Bret, Stephanie and Hazel operate Hemlock Creek CSA. Photo by Stephanie Roberts .

Hemlock Creek CSA, Stevens Point, PA

Bret and Stephanie got into farming after college. They were looking for a way to do something practical with all of their passion for food.  Farming was their way of doing something to make the world better.

Their farm is in the Endless Mountains region, and straddles the Twin Tiers with 300 acres sprawling across the NY/PA border. They grow vegetables on 5 acres for a 60 member CSA, with the rest of their land kept as pasture and woodlands. They have a small dairy herd of 3 cows and growing. Their plan for this coming season is to grow their CSA up to 100 members.

That’s where, Stephanie says, Wholeshare fits in. “Wholeshare has drawn in new members through word of mouth who aren’t usual market customers and so I think that’s helping the CSA-side of our business by giving us more exposure and drawing more members into our CSA through the idea of bulk ordering.”

Farming vegetables in a remote area between Binghamton, NY and Clarks Summit, PA can be difficult. A trip to a quality grocery store can take the better part of a day, which often seems impossible during the growing season, while in the winter because of harsh weather, it often is impossible. “To me,” says Stephanie, “Wholeshare means access to good products at a good price and in bulk, which is invaluable.

Bret and Stephanie have also found Wholeshare useful in retaining CSA membership and interest throughout the winter.  Stephanie says, “One of the main reasons we chose to use Wholeshare after our season ended was to keep in touch with our members, as well as to attend the Clarks Summit Essential Eating Farmers Market, and to sell some storage vegetables that wouldn’t have been enough to make the trip otherwise.”  She adds, “It’s been really great these past few winter months getting to see everybody and catch up with them and share good food. It’s a good way to keep in touch.”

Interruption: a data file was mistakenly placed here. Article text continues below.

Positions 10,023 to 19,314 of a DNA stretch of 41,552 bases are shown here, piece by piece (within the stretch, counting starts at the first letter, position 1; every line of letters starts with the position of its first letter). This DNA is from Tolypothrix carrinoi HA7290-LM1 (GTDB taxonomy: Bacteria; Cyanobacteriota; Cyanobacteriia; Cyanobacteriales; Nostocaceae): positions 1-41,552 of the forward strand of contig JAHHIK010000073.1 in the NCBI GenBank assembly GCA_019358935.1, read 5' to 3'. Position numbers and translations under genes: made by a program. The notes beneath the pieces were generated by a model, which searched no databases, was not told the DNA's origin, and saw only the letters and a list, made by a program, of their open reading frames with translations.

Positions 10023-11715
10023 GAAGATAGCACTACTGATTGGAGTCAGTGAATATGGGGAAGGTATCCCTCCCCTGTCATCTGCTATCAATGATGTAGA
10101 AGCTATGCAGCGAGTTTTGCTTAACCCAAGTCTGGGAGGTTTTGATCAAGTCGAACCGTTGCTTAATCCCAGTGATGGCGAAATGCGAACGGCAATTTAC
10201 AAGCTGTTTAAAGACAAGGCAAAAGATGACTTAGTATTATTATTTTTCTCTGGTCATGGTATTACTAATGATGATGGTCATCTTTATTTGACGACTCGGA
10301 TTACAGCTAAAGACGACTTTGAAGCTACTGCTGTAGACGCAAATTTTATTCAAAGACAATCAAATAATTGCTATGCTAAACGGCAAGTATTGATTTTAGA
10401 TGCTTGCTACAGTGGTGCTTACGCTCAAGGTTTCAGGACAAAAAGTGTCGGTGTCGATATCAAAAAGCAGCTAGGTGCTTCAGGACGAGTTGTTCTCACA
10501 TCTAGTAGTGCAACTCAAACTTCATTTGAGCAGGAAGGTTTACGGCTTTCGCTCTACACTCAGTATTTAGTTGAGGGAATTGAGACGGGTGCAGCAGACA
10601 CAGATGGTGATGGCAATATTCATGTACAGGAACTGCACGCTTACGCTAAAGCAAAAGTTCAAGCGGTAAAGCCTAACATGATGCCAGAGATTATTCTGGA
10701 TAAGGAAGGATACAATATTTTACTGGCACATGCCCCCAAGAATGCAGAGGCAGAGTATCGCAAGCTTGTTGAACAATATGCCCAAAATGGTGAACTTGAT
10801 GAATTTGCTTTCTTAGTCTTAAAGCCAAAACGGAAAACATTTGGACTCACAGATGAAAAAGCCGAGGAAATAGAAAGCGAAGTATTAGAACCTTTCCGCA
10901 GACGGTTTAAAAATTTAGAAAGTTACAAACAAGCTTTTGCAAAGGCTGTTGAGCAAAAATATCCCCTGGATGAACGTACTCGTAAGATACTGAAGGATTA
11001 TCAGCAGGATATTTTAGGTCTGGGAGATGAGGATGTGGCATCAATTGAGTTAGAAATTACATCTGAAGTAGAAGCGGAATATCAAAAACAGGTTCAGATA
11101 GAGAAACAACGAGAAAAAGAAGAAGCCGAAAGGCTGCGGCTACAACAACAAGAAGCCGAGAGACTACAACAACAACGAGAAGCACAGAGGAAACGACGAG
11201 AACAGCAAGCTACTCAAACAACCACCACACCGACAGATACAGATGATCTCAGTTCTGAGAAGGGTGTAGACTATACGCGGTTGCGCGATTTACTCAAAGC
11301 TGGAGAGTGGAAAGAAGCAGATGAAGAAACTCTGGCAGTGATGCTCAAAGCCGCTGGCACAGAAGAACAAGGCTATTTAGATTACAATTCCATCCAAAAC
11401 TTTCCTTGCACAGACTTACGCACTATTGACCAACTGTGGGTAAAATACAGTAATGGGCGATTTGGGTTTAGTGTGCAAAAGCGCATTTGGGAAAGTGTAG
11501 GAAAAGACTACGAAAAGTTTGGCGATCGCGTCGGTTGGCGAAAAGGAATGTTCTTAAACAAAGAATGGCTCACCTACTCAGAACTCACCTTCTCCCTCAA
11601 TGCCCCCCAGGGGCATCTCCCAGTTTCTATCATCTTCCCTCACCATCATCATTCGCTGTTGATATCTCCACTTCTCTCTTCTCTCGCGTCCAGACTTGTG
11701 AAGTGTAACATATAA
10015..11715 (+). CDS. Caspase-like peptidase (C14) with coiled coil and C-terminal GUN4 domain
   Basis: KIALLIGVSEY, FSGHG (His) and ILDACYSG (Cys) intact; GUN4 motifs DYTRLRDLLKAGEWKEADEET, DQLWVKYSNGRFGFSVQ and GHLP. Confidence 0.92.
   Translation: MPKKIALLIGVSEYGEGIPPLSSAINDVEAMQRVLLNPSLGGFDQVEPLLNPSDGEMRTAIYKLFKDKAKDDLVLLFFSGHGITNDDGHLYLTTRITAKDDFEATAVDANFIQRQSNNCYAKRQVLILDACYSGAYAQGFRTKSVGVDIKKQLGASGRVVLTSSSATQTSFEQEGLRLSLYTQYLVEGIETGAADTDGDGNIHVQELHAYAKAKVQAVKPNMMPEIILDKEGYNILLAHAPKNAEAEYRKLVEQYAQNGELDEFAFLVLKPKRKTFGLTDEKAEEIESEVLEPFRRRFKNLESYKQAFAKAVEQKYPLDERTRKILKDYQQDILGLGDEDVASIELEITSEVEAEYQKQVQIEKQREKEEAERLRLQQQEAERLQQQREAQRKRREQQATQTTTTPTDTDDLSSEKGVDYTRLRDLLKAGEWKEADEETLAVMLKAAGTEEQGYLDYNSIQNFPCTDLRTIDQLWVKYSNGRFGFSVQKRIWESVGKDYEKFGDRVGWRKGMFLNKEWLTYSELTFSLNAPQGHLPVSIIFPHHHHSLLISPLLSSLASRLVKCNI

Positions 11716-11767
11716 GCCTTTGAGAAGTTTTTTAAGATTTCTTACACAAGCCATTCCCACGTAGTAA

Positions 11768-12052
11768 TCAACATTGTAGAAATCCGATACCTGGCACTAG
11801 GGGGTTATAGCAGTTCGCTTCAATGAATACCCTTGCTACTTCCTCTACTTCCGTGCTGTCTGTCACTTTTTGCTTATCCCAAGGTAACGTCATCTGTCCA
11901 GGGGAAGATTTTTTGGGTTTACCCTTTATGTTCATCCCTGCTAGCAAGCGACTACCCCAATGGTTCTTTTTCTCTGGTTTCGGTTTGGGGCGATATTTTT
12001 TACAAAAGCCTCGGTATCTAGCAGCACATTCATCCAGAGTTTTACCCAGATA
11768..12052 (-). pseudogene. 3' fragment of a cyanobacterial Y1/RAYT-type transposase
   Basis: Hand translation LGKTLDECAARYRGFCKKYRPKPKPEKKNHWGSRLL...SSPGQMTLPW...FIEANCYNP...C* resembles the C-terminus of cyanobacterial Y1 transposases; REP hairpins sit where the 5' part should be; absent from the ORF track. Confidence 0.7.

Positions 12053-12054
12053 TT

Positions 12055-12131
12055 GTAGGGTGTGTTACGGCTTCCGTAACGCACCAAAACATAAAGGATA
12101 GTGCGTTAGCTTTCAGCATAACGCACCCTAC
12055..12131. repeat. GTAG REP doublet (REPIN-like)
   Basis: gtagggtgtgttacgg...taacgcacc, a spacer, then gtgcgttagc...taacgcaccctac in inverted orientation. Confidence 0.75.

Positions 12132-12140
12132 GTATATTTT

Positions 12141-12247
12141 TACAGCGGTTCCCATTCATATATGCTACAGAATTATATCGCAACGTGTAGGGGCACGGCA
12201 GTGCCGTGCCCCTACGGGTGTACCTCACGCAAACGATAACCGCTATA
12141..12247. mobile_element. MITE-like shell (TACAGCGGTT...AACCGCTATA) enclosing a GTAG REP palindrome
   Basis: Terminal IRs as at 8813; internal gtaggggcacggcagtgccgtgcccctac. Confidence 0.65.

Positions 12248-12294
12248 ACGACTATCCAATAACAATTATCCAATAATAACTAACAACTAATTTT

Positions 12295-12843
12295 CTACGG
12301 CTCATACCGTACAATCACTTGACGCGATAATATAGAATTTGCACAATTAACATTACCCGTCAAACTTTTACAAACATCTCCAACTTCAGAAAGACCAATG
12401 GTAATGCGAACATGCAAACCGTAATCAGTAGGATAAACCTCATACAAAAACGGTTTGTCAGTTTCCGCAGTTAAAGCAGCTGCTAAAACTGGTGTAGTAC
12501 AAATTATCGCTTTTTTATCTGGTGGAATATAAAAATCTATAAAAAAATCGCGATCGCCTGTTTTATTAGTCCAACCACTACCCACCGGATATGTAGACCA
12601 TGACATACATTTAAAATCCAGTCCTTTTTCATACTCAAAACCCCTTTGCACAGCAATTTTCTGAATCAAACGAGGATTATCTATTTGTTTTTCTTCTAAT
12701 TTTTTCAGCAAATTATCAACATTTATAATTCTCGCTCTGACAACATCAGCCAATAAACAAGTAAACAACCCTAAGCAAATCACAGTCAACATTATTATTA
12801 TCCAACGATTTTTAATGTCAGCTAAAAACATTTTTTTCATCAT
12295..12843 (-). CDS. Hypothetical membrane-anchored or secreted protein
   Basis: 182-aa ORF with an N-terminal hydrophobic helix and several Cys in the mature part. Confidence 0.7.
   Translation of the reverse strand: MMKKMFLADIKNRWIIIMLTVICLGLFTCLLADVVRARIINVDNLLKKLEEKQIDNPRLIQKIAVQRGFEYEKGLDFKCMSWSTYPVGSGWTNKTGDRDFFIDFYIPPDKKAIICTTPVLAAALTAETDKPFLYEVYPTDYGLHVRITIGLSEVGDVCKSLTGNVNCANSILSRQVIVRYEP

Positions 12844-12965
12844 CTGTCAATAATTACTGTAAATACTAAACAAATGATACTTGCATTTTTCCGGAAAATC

To bring Wholeshare to your farm and your community go to http://www.wholeshare.com.  For more information about the farms featured in this article, go to http://www.threegoatfarm.com or www.hemlockcreekcsa.com.

Dan Livingston’s past experience includes working for a small non-profit online farmers market called Central New York Bounty, as well as the Northeast Organic Farming Association of New York (NOFA-NY).  Dan now works as the Director of Community Outreach for Wholeshare.com. He has helped connect over 60 communities throughout New York State to local and sustainable foods, and is shaking up the food system by empowering individuals and groups to put good food at the center of their communities.